The Spirit of the Bayonet, from The Short-Timers, by Gustav Hasford

Marine Corps recruits

Parris Island, South Caroline, the United States Marine Corp Recruit Depot, and eight-week college for the phony-tough and the crazy-brave, constructed in a swamp on an island, symmetrical but sinister like a suburban death camp.

Gunnery Sergeant Gerheim spits. “Listen up, herd. You maggots had better start looking like United States Marine Corps recruits. Do not think for one second that you are Marines. You just dropped by to pick up a set of dress blues. Am I right, ladies? Sorry ’bout that.”

A wiry little Texan in horn-rimmed glasses the guys are already calling “Cowboy” says, “Is that you, John Wayne? Is this me?” Cowboy takes off his pearl-gray Stetson and fans his sweaty face.

I laugh. Years of high school drama classes have made me a mimic. I sound exactly like John Wayne as I say: “I think I’m going to hate this movie.”

Cowboy laughs. He beats his Stetson on his thigh.

Gunnery Sergeant Gerheim laughs, too. The senior drill instructor is an obscene little ogre in immaculate khaki. He aims him index finger between my eyes and says, “You. Yeah–you. Private Joker. I like you. You can come over to my house and fuck my sister.” He grins. Then his fact goes hard. “You little scumbag. I got your name. I got your ass. You will not laugh. You will not cry. You will learn by the numbers. I will teach you.”

Leonard Pratt grins.

Sergeant Gerheim puts his fists on his hips. “If you ladies leave my island, if you survive recruit training, you will be a weapon, you will be a minister of death, praying for war. And proud. Until that day you are pukes, you are scumbags, you are the lowest form of life on Earth. You are not even human. You people are nothing but a lot of little pieces of amphibian shit.”

Leonard chuckles.

“Private Pyle thinks I am a real funny guy. He thinks that Parris Island is more fun than a sucking chest wound.”

The hillbilly’s face is frozen into a permanent expression of oat-fed innocence.

“You maggots are not going to have any fun here. You are not going to enjoy standing in straight lines and you are not going to enjoy massaging your own wand and you are not going to enjoy saying ‘sir’ to individuals you do not like. Well, ladies, that’s tough titty. I will speak and you will function. Ten percent of you will not survive. Ten percent of you maggots are going to go AWOL or will try to take your own lives or will break your backs on the Confidence Course or will just go plain fucking crazy. There it is. My orders are to weed out all nonhackers who do not pack the gear to serve in my beloved Corps. You will be grunts. Grunts get no slack. My recruits learn to survive without slack. Because I am hard, you will not like me. But the more you hate me, the more you will learn. Am I correct, herd?”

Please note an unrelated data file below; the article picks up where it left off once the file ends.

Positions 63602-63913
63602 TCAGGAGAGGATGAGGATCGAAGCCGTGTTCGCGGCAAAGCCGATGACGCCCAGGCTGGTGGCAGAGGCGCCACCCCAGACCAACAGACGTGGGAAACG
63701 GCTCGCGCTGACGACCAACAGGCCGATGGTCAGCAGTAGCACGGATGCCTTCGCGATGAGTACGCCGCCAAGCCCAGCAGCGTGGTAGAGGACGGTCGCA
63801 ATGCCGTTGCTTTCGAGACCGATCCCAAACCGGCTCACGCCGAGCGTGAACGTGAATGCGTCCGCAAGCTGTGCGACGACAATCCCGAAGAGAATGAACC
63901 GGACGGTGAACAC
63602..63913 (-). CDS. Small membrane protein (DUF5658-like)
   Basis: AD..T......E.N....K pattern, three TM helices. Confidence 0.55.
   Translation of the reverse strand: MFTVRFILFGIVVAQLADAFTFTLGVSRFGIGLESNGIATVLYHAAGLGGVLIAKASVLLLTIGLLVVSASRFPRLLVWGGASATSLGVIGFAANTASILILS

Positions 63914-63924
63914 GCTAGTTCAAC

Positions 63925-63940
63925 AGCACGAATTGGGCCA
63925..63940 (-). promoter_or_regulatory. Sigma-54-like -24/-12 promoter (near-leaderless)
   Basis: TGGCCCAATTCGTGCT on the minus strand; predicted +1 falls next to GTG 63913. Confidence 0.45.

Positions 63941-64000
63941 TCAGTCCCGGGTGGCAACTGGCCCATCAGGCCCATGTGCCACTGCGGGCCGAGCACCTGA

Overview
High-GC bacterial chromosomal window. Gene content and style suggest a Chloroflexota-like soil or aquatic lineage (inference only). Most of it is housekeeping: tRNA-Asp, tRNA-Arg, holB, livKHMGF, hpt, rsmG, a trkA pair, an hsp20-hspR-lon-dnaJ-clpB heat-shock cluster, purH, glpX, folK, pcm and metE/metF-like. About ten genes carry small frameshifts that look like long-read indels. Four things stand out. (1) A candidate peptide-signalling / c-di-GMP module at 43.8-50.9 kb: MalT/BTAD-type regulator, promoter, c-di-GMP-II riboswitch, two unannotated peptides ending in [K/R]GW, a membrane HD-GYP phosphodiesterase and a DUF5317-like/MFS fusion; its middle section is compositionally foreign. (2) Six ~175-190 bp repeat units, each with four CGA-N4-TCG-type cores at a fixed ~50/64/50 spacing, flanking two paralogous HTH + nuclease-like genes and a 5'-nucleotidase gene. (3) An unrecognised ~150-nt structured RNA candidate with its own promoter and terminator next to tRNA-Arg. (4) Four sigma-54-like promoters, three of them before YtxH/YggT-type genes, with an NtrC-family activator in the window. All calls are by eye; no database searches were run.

Some of us mumble, “Yes. Yeah. Yes, sir.”

“I can’t hear you, ladies.”

“Yes, sir.”

“I still can’t hear you, ladies. SOUND OFF LIKE YOU GOT A PAIR.”

“YES, SIR!”

“You piss me off. Hit the deck.”

We crumple down onto the hot parade deck.

“You got no motivation. Do you hear me, maggots? Listen up. I will give you motivation. You have not esprit de corps. I will give you esprit de corps. You have no traditions. I will give you traditions. And I will show you how to live up to them.”

If this scene seems familiar, it’s because you’ve seen it in Stanley Kubrick’s 1987 movie, Full Metal Jacket. In the film, former Marine drill instructor R. Lee Ermey takes Sergeant Gerheim’s dialogue and embellishes it with his own improvised insults and obscenities, creating an electrifying and unforgettable scene. (You can find it excerpted here on YouTube).

Written by Gustav Hasford, upon whose experiences the novel is heavily based, The Short-Timers (1979) received enthusiastic reviews when it was first published. Newsweek called it, “The best work of fiction about the Vietnam War.” Harlan Ellison praised it as “One of the most amazing stretches of writing I’ve ever encountered.”
Covers of various editions of 'The Short-Timers'
Based on this critical acclaim, the hardback sold several thousand copies and Bantam issued a paperback edition in 1980. It was the kind of book that was passed along and had a much wider readership than its sales figures suggested. A few years later, Hasford was contacted about selling the film rights, an inquiry that eventually traced back to director Stanley Kubrick. When Kubrick began to work on the screenplay, he hired Hasford, along with reporter Michael Herr, whose 1977 book, Dispatches, is widely considered the best non-fiction book about the Vietnam War. The three men were later nominated for the Academy Award for best screenplay adapted from an original work, and The Short-Timers was reissued with an explicit tie-in with the movie.

Although Hasford went on to write a sequel to the book, The Phantom Blooper (1990), as well as a pastiche of the Raymond Chandler-style hardboiled crime novel, A Gypsy Good Time (1992), he had more than his share of personal demons to struggle with. You can read Grover Lewis’ moving account of Hasford’s decline, “The Killing of Gus Hasford,” originally published in the L. A. Weekly in 1993 following Hasford’s death from untreated diabetes, on Alex Belth’s “Bronx Banter” website (link).

The Short-Timers has been out of print since the early 1990s. Hasford’s cousin, Jason Aaron, maintains a website (www.gustavhasford.blogspot.com) devoted to his life and work.


The Short-Timers, by Gustav Hasford
New York: Harper & Row, 1979

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